JACKSONVILLE — The arena, filled with deafening screams and laughter and budding nostalgia for the man on stage, suddenly grew still. "I know that a lot of you may feel cynical. There's a lot in this election that can make you feel discouraged," President Barack Obama said.
But he was not speaking to the more than 8,000 gathered Thursday at the University of North Florida. Obama was reaching for their friends and family, "Cousin Pookie" and "Uncle Jimmy" sitting on the couch watching World Series reruns. People for whom the negative swells of the presidential election have been paralyzing.
Get them to vote, Obama implored, repeatedly. "I'm not on this ballot. But everything we've done these last eight years is on the ballot," he said. "Decency is on the ballot. Justice is on the ballot. Democracy is on the ballot. And Hillary Clinton will advance these things."
The urgent message, similarly delivered a few hours earlier in Miami, was geared toward African-Americans. Black participation in early voting is down from four years ago in Florida and other key states, causing concern among Clinton's campaign, which is contending with a resurgent Donald Trump.
To reverse the slide, Democrats have furiously begun to roll out a series of radio and TV ads and are dispatching surrogates — none more galvanizing than the first African-American president — to areas with large black populations.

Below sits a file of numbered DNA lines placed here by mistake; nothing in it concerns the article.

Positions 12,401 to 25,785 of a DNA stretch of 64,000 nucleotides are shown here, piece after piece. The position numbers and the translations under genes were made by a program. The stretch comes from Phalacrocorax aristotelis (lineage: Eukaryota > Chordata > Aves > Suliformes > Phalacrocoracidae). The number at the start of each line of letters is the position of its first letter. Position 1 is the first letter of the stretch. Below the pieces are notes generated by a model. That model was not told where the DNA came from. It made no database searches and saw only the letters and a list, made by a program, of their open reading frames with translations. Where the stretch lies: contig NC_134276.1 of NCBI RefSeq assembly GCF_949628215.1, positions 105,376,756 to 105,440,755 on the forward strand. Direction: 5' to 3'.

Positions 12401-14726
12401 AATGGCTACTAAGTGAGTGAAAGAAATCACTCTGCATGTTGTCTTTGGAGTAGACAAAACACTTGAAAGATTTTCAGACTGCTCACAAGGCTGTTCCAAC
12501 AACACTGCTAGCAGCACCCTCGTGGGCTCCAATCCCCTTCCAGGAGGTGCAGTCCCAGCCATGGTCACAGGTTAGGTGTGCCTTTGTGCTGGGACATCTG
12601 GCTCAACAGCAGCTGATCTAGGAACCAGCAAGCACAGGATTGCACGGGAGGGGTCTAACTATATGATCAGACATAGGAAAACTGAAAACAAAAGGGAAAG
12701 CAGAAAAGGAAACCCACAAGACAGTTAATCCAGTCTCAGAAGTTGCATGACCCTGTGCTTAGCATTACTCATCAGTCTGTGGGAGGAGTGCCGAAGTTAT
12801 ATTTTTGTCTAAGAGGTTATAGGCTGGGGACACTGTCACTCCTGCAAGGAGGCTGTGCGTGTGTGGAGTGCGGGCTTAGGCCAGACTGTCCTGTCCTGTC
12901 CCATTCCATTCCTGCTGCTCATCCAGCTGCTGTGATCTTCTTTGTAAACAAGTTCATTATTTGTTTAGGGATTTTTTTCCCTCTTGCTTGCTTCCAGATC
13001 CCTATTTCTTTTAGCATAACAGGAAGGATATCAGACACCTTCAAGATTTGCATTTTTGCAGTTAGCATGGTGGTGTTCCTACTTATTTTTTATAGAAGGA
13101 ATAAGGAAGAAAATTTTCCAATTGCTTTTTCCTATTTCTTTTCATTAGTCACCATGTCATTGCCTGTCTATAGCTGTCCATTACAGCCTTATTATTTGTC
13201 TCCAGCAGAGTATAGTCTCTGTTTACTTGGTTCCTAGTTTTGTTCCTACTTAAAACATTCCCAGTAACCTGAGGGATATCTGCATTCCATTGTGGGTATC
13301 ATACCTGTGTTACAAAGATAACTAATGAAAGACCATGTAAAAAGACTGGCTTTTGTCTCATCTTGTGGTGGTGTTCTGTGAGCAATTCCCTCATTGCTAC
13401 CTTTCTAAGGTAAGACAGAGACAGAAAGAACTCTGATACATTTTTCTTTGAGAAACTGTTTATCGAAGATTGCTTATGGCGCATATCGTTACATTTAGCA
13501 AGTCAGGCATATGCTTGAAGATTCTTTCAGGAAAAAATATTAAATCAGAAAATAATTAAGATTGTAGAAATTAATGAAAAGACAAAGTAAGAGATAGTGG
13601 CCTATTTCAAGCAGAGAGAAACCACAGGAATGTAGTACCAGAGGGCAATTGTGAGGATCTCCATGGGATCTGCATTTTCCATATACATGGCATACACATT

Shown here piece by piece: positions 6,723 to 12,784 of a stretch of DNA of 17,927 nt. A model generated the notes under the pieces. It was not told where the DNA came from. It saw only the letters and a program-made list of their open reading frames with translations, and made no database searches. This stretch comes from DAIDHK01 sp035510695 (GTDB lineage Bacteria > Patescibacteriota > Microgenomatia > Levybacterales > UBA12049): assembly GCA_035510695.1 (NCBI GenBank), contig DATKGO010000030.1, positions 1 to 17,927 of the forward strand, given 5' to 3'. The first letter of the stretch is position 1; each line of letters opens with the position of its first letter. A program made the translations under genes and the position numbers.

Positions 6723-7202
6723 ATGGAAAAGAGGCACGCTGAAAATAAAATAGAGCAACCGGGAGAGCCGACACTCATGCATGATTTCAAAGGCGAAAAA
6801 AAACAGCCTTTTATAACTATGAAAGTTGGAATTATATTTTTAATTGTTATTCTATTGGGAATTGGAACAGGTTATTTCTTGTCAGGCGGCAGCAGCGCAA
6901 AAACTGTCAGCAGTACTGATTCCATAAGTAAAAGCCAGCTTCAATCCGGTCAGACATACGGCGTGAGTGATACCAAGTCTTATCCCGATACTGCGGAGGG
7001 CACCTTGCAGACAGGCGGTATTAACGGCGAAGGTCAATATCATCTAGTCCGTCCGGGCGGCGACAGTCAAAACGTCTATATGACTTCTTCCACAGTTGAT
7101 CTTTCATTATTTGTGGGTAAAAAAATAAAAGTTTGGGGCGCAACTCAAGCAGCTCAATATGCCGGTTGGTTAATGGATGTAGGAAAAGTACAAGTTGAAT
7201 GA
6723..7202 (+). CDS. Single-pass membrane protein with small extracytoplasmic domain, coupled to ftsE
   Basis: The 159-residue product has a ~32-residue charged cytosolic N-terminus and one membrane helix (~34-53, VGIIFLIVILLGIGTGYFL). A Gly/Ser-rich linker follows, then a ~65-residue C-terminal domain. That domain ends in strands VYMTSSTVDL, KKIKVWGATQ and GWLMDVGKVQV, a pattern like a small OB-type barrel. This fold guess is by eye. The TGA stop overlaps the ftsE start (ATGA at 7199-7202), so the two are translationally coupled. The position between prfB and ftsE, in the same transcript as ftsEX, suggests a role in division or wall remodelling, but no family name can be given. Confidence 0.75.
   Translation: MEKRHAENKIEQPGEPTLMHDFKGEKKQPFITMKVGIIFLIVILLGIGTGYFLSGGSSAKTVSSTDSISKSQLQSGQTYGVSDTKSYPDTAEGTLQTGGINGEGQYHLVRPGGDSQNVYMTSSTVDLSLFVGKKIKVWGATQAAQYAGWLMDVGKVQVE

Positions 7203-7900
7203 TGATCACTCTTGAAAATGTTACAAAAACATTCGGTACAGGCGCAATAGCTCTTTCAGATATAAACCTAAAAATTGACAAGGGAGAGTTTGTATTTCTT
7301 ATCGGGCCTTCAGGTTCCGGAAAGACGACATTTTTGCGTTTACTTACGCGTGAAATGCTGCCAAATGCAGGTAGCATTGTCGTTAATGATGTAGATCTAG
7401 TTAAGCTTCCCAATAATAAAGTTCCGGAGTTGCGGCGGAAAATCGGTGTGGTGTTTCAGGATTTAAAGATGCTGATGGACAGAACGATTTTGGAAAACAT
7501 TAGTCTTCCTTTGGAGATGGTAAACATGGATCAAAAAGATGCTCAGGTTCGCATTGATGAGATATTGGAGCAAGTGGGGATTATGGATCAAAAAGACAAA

As Obama concluded his speech, the Democratic Congressional Campaign Committee announced it was launching radio ads featuring the president and Michelle Obama in several districts, including Tampa Bay, in an effort to spur black voter participation.
Consider that Obama won Florida by only 74,000 votes in 2012 and the issue is clear.
Through 10 days of early in-person voting, 15 percent of the nearly 2.56 million votes have been cast by African-Americans at early voting centers across the state. In 2012, through the Wednesday prior to Election Day, African-Americans had cast 22 percent of the nearly 1.4 million early in-person votes, according to Dan Smith, a University of Florida political science professor who tracks voting data.
In Duval County, home to Jacksonville, black voter participation was down 8 percent from 2012 in the same time frame.
There is time to make up the ground, including Sunday, when African-Americans traditionally leave church services to vote. Organizers in Jacksonville plan to fan out Saturday at a football game between rival high schools that is expected to draw thousands of spectators.
Black voters statewide make up 13 percent of Florida's electorate; in Duval they constitute more than 27 percent of all registered voters.
Hispanics by comparison are performing stronger than 2012, thanks in part to Trump's incendiary rhetoric, but Trump has drawn broad support from white voters and is feeling momentum amid continued questions over Clinton's use of a private email server. He has a nominal lead in Florida, which he must win to have any chance at the presidency.